Our injury compensation calculator tells you if you may have a claim, how much compensation you could claim, and what you can claim for.
Find out what your elbow injury claim could be worth now:
How long does an elbow injury claim take?
The length of time needed to get compensation for an elbow injury can vary considerably.
For example, a straightforward liability accepted injury claim could be settled in a couple of months. However, if liability is denied the process might take longer. Typically, an injury claim takes between 4 and 9 months. See more: How long will my claim take?
Caring and sensitive support
Your solicitor will handle your elbow injury claim from the initial consultation through to the financial settlement. In addition, your solicitor will work with other specialists to help you with:
- Financial support: interim payments while you are unable to work.
- Advice: on personal injury trusts, tax and welfare benefits.
- Coordination: with rehabilitation providers and therapists.
- Access: to treatment and therapies not always available on the NHS.
How do I make an elbow injury claim?
To make a successful compensation claim, it will be necessary to prove that:
- The injury was caused by a third party's lack of due care
- The injury was caused by the accident that resulted from the other party's negligence
Your lawyer will arrange for an independent medical report of your elbow injury. This medical report is vital. It will provide evidence of the nature and severity of your injury, and expert medical opinion on likely future effects of the injury.
Evidence will also need to be gathered which proves the third party's liability for the cause of your elbow injury. Your lawyer will assist you in gathering the necessary police reports, CCTV footage, or workplace evidence, to support your claim.
How did your injury occur?
The claims process that your solicitor follows will vary, depending on how the injury occurred:
How does no win, no fee work?
Under a no win, no fee agreement, your solicitor agrees that you will have no legal fees to pay if you do not winn your claim .
No win, no fee guarantee
If you have been injured and someone else was to blame (even partially), our no win, no fee guarantee takes the risk out of claiming compensation for your elbow injury. Read more about making a No win, no fee claim
What do I pay if I win my elbow injury claim?
Your injury solicitor will receive a success fee which is deducted from your compensation, once your claim is settled. The solicitor's success fee can be up to 25%. Your solicitor will agree a success fee with you before you start your claim.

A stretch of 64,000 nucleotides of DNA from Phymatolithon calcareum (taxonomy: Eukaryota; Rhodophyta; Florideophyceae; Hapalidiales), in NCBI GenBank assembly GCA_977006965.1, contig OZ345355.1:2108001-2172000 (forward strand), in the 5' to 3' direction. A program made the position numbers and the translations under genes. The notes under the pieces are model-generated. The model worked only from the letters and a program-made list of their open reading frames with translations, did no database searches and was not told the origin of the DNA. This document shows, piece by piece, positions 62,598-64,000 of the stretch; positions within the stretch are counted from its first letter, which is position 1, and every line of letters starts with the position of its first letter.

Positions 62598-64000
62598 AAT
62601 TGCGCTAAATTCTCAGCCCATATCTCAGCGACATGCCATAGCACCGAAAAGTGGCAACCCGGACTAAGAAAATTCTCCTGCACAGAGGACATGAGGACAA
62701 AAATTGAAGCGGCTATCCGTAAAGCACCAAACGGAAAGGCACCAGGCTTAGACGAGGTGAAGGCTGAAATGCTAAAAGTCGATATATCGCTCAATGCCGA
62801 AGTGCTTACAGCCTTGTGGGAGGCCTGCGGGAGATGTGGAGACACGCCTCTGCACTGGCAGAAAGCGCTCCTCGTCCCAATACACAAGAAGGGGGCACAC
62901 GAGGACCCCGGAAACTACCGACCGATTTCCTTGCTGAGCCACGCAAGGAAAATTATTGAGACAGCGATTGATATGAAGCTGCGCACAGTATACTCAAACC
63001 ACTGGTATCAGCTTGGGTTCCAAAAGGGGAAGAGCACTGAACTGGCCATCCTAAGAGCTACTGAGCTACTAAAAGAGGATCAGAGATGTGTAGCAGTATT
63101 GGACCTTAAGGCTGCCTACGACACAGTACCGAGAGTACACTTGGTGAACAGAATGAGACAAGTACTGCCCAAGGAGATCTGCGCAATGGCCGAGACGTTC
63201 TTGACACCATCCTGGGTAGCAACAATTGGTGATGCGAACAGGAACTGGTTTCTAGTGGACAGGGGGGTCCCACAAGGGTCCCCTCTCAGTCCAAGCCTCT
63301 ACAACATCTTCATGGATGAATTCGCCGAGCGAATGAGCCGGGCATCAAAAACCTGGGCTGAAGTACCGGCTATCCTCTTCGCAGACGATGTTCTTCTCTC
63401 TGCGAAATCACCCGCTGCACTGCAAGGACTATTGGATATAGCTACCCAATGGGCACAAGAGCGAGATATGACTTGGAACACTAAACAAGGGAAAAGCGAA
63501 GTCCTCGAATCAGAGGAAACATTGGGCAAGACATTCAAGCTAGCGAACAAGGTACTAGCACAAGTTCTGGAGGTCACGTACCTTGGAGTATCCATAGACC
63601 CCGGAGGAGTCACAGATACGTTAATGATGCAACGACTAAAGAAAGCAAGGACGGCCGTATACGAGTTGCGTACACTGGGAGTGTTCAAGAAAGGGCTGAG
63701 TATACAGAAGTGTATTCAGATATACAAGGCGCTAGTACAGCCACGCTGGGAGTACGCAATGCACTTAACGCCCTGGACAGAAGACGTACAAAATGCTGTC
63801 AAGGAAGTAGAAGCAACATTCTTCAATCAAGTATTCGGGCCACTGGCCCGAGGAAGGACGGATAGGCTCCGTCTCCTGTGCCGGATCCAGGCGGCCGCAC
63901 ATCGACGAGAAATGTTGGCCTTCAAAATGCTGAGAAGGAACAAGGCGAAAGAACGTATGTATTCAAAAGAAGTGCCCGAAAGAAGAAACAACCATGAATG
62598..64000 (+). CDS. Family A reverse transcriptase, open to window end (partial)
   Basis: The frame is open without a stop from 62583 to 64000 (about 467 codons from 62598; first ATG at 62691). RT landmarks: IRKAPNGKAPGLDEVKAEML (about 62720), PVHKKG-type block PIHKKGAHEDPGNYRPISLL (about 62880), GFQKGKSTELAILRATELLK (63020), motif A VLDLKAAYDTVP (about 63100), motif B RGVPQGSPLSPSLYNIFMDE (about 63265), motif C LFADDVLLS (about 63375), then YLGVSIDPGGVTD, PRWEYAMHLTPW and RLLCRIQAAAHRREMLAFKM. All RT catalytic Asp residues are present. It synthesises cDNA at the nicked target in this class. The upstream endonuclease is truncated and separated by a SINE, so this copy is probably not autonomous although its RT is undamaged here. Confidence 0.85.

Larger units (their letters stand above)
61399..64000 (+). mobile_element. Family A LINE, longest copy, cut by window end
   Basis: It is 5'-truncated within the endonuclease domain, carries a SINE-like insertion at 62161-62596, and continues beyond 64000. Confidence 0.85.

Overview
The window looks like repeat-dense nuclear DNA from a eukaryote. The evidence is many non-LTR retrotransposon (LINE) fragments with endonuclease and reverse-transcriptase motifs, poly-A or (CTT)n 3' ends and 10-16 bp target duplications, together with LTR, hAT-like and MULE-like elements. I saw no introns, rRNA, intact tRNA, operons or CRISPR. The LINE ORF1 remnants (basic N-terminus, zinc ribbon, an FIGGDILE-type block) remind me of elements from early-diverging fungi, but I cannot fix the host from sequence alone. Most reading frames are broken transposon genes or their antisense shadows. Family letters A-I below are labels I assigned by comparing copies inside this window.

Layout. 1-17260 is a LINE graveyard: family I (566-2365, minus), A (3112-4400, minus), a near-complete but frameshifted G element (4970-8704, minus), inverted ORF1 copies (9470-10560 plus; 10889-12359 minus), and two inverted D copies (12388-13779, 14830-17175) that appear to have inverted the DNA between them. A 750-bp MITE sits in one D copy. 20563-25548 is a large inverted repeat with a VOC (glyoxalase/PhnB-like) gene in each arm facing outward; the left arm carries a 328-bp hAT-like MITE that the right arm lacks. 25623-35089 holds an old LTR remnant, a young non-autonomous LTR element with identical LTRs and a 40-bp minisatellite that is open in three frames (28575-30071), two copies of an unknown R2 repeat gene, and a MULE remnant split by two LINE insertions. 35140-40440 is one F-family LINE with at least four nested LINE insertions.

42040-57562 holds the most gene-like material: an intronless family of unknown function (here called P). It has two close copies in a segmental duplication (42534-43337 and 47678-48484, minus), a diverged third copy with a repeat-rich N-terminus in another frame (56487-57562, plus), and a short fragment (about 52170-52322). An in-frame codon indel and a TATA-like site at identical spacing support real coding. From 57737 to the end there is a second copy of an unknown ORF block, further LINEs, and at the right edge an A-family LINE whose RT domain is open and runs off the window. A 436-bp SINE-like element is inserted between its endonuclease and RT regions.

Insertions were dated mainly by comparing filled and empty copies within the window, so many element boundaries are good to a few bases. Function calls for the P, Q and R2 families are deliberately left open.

What do I pay if I do not win my elbow injury claim?
If your elbow injury claim is not successful then you do not have to pay any legal fees at all. Your solicitor may take out insurance to ensure there will be nothing to pay.
Is there a penalty if I withdraw?
Under a No Win, No Fee Agreement (CFA), fees may apply if a claimant refuses to cooperate, or abandons their claim after the legal work has started, or if the claim is fraudulent.
How can Quittance help?
Your solicitor will fight for the best possible compensation settlement for you, and the highly-experienced panel of solicitors have an excellent track record of winning injury claims.
If you have any questions, or would like to start a No Win No Fee claim, we are open 8am to 9pm weekdays, 9am to 6pm on Saturday, and 9.30am to 5pm on Sunday.
Call us FREE 0800 376 1001 or arrange a callback:
if you can claim
to start a claim
Elbow injury FAQ's
Can I claim for someone else?
Yes. In certain circumstances, it is possible to claim compensation on behalf of another person in the capacity of a 'litigation friend'.
If an injured person is either too young or vulnerable, too injured or otherwise unable to claim on their own behalf, their litigation friend can handle the claim process on behalf of the injured person.
The litigation friend will be responsible for communicating with the solicitors, and for making decisions in respect of the claim.
Can I claim if I was partly responsible for an accident?
You may still be able to claim compensation even if you contributed to your accident or to your injuries.
However, if you were partly to blame (known as contributory negligence), your compensation may be reduced and it may be more difficult to prove liability.
How long do I have to make an elbow injury claim?
In general, you have a time limit of up to 3 years from the date of the elbow injury to make an injury claim.
The last date you can make a claim is known as the claim limitation date - after which your elbow injury claim becomes 'statute barred'.
Can I claim for an elbow injury after 3 years?
Possibly. The general rule for adults is that a claim must be started within three years.
However, the three-year countdown starts on the day you learned of your injury or illness. This will usually be the date of the accident, but could be the date your doctor gave you a diagnosis.
If you were injured as a child, you do have up until your 21st birthday to make a claim.
There other circumstances that can also impact the limitation date. Call us now on 0800 376 1001 to find out if you are still able to claim elbow injury compensation.
In reality, there are a number of factors that can affect whether an elbow injury claim will be taken on by a solicitor.
Will I have to go to court?
Highly unlikely. The vast majority of claims that are settled by the solicitor panel are settled out of court.
Only a very small percentage (approx. 5%) of personal injury claims go to court. Generally, only very complex cases, or those where liability cannot be resolved, end up in court.
Cases that do ultimately go to court are held in front of a judge, not a jury.
Will I have to go to a solicitor's office?
No. You will not need visit a solicitor's office. As with most professional services, it is no longer necessary to meet face to face with your solicitor. Personal injury claims are dealt with via email, post and telephone.
Should you need to have a medical, this will be arranged at a medical centre near you or at your GP's surgery.
Can I get an early compensation payment?
If you suffer financial hardship as a result of an injury, you may be able to claim an interim compensation payment.
An interim payment is a partial settlement of your claim which is paid before your claim is concluded. The amount you receive in interim payments would then be deducted from your final compensation settlement or award.
Howard Willis, Personal injury solicitor
About the author
Howard qualified as a solicitor in 1984 and has specialised in personal injury for over 25 years. He is a member of the Association of Personal Injury Lawyers (APIL) and is a recognised Law Society Personal Injury Panel expert.